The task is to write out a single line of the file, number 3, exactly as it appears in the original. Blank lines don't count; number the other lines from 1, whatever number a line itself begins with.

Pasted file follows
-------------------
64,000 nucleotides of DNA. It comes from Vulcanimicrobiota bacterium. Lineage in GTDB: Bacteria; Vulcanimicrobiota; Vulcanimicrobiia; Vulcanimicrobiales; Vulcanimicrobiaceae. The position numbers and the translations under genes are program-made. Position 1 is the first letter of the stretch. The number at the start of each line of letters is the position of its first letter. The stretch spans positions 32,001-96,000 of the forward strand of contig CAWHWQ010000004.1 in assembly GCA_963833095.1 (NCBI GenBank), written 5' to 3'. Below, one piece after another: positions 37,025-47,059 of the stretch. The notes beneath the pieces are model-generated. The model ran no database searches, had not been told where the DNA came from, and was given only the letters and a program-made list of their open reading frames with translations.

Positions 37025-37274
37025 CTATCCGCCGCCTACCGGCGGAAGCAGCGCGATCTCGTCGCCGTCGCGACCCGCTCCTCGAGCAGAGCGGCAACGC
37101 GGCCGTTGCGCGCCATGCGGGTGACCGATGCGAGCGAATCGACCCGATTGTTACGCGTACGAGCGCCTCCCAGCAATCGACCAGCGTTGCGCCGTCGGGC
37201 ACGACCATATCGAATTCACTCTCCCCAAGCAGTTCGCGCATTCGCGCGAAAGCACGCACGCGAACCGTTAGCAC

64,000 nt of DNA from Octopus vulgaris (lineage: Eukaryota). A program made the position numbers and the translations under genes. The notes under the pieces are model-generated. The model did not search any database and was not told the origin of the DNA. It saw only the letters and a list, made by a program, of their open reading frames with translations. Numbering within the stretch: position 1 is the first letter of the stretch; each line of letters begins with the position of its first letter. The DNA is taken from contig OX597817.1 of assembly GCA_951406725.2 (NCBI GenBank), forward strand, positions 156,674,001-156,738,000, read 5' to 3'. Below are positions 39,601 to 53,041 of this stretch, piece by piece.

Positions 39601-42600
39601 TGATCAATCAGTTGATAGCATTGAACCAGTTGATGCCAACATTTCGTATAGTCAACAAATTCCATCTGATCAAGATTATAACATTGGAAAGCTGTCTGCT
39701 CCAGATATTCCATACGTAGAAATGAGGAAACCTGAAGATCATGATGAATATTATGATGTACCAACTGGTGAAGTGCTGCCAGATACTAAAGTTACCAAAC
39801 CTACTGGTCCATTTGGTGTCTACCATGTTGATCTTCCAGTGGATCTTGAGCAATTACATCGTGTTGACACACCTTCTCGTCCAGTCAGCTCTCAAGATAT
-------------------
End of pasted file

37025 CTATCCGCCGCCTACCGGCGGAAGCAGCGCGATCTCGTCGCCGTCGCGACCCGCTCCTCGAGCAGAGCGGCAACGC